Hundreds Jam PUSD School Board Meeting For Hearing on Proposed Armenian Charter High School
More than 200 people jammed the meeting room and spilled into the adjacent hallway at Thursday’s Pasadena Unified School District board meeting to support a proposed new bilingual Armenian charter high school in the city. If approved, the school would be known as Melkonian High and be the first of its kind in the western United States.
It was the first public hearing about the school and just an informational forum, with no decision on the proposal’s fate on the agenda.
The next step will be for PUSD staff to evaluate the charter petition of Melkonian’s founders and prepare a recommendation on whether the board should approve or deny that petition.
Another public hearing would then be held.
Petitioners are hoping to open the charter this coming Aug. 17, with 250 students in grades nine through 12, drawn from all over the region. They are also hoping the school board will make a decision by its next meeting, on March 26 – though that’s a time frame that school-board Vice President Scott Phelps indicated could be particularly problematic from among the proposal’s many challenges.
In all, 16 speakers made public comments on the Melkonian proposal Thursday night, with 13 speaking in favor, most to rousing applause when they concluded their two minutes at the microphone.
Board members, too, generally expressed support for the concept of the proposed school – but acknowledged that making Melkonian a reality is a whole other matter, against a backdrop of the PUSD’s recent closure of five schools amid falling enrollment and financial struggles.
“That’s the big cloud hanging over this,” said board member Lawrence Torres.
Board member Michelle Richardson Bailey made similar comments, saying that opening a new charter school so soon after closures could “lack empathy for the families” of students from the closed schools.
“I do want to support you,” Bailey said, gesturing toward the crowd, “but there’s just so much that is challenging.”
While not taking a definitive stand on the charter proposal, Bailey also said that if the Armenian program were “absorbed into our existing high schools, I would embrace it.”
Board member Roy Boulghourian, himself of Armenian descent, indicated his general support for the proposal’s concept – saying that, beyond the cultural benefits and prestige of bringing an Armenian school to the city, it would also help reverse the PUSD’s falling enrollment and “bring more money in.”
Phelps, meanwhile, called the proposed school “a historic opportunity” for Pasadena schools. But beyond the possibly bad optics of opening a new school following the recent closures, Phelps indicated he feels some “concerns” and “discomfort” with the issue of charters, generally.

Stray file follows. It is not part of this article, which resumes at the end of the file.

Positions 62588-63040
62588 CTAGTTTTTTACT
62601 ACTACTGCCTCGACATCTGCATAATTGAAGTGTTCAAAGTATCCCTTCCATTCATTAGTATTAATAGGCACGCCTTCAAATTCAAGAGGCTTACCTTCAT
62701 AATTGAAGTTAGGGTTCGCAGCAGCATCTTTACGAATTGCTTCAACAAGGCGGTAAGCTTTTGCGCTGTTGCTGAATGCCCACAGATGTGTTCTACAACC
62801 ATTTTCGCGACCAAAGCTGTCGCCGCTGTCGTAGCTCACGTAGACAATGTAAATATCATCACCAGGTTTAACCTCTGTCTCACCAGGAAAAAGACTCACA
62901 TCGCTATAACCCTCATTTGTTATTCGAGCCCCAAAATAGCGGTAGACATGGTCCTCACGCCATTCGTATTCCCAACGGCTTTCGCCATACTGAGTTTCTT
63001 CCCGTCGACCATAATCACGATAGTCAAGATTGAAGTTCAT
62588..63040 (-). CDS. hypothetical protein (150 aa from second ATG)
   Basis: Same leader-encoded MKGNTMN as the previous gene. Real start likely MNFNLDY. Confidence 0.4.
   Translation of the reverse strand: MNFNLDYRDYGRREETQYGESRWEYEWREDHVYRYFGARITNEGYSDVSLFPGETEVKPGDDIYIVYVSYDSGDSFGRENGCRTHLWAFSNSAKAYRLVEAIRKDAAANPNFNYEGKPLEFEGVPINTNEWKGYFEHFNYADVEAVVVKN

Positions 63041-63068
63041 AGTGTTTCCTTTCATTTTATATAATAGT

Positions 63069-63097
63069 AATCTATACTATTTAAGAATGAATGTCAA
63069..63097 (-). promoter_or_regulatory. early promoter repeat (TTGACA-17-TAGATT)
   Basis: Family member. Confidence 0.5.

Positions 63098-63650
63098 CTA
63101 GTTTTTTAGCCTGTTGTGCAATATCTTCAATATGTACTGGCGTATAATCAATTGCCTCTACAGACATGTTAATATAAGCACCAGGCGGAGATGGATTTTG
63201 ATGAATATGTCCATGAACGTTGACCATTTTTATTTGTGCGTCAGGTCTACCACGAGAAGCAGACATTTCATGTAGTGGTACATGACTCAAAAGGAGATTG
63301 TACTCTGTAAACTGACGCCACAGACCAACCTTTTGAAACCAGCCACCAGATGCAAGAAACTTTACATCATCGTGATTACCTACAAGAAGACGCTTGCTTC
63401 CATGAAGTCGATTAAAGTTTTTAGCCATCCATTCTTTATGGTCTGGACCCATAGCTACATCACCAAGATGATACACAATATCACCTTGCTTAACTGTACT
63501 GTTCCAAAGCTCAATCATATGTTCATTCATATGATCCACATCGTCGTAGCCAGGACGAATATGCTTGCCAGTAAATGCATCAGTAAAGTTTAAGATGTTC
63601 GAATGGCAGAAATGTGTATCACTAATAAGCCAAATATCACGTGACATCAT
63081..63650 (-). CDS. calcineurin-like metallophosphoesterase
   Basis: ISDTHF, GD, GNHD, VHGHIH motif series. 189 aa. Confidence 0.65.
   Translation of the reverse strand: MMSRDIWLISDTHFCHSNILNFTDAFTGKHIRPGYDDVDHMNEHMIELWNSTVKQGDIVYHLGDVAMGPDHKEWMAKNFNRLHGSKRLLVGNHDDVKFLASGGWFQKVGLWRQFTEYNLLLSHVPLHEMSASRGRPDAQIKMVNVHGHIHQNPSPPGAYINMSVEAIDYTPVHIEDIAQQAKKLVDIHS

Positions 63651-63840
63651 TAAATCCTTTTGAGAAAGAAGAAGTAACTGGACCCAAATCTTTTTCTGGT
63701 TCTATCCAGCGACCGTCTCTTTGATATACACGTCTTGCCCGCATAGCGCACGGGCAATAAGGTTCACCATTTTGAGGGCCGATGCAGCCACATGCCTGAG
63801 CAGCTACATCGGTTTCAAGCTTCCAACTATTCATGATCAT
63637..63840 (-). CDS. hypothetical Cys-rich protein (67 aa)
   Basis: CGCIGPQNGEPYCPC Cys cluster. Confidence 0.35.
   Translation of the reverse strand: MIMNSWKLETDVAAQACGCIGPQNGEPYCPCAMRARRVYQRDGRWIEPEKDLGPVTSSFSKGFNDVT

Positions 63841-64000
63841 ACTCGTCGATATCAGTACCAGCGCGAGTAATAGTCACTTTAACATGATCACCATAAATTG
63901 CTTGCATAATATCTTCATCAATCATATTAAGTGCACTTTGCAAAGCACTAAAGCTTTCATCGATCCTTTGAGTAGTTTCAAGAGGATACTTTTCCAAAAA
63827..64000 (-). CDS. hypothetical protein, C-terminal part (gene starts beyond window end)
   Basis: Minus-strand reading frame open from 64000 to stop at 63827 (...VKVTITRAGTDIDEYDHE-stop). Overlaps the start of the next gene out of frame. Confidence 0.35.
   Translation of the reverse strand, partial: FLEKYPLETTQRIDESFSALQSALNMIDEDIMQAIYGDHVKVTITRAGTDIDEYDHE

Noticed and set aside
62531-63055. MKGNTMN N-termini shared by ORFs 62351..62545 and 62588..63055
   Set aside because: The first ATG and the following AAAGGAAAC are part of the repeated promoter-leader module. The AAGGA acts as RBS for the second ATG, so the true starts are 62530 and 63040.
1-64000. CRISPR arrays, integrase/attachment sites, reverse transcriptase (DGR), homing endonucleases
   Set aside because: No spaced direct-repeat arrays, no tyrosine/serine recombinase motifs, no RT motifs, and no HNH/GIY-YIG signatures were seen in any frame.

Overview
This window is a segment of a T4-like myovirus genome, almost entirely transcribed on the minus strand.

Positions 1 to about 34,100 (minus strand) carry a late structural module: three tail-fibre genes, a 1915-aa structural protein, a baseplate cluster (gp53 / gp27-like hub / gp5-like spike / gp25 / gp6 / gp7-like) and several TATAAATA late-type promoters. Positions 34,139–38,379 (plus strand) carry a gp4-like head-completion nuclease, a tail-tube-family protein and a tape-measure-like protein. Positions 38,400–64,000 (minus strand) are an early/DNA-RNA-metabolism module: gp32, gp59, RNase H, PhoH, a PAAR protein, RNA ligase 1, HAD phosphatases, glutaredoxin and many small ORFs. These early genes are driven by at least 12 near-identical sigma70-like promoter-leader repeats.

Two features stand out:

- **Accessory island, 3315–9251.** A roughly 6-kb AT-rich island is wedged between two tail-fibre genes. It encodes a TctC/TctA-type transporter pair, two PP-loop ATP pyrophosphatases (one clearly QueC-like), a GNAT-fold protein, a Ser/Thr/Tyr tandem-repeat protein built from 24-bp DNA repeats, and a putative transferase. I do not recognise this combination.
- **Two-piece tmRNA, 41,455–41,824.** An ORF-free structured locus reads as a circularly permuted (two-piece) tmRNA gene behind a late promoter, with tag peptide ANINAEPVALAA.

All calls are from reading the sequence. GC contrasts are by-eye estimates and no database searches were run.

“There are a number of issues that would have to be resolved,” he said. “We do have a unique opportunity, but there are so many issues. In good faith, you have to see if those issues can be worked out.’’
Among those issues, he said, “The unions are going to have to be at the table.”
Arsine Shirvanian, one of the founders of the Melkonian plan and one of the speakers at Thursday’s meeting, gave Pasadena Now some details of the proposal – which she described as “a bilingual Armenian high school as well as a school that will teach other global languages and have an approach of global studies of culture and heritage.’’
Shirvanian stressed that the proposed school would be a “dependent” charter, rather than a so-called independent – “meaning that we’re under the umbrella of PUSD, they stand to benefit from us financially.’’
“They get a portion of our ADA (Average Daily Attendance money) in their general fund and they also get a special education fund for each student that registers in our school,’’ Shirvanian said.
She also stressed that Melkonian would be a big step toward reversing enrollment declines – saying 200 students, many from private schools outside of Pasadena, have already pre-registered.
Shirvanian told Pasadena Now that’s she’s received a generally “very positive” reception from school board members, but acknowledged she is aware of the challenges the board faces.
“They are little hesitant because they’re closing schools currently and they’re saying, well, how is that going to come across?’’ Shirvanian said.
“But what we addressed to them is that, first of all, we are a high school. Number two, we are bringing students from outside PUSD from private schools that would never come to PUSD. Number three, we are doing dependent, so that we could financially contribute to the challenges that we have. So it’s a win-win situation for everyone if politics is put aside.’’
Regarding staffing and teacher-union issues, Shirvanian said, “We would collaborate with the administration, the HR of the PUSD, to come together to a mutual understanding where we would benefit from the collaboration and would get the right teachers in.’’
“They’re right now struggling with many layoffs and they have many teachers with the highest payroll and benefits, and as a new charter school, we can’t carry that kind of a weight,’’ Shirvanian said. “So we want the teachers union and PUSD to be sort of understanding of that and help us to kind of find our wings and fly.’’
The location of the proposed school would also have to be figured out.
“Wherever they allow us to make MHS home,’’ Shirvanian said. “There are many sites (around PUSD). We’d leave it up to them. … We want to collaborate with them and find the most effective solution to co-exist.’’
School board President Patrick Cahalan pointed out the process is still in its early stages – and, like Phelps, thought an August launch of the proposed school might be a bit optimistic.
“The real conversation will occur when we have the staff recommendation and the board discusses the ramifications and impacts on the district,’’ he said.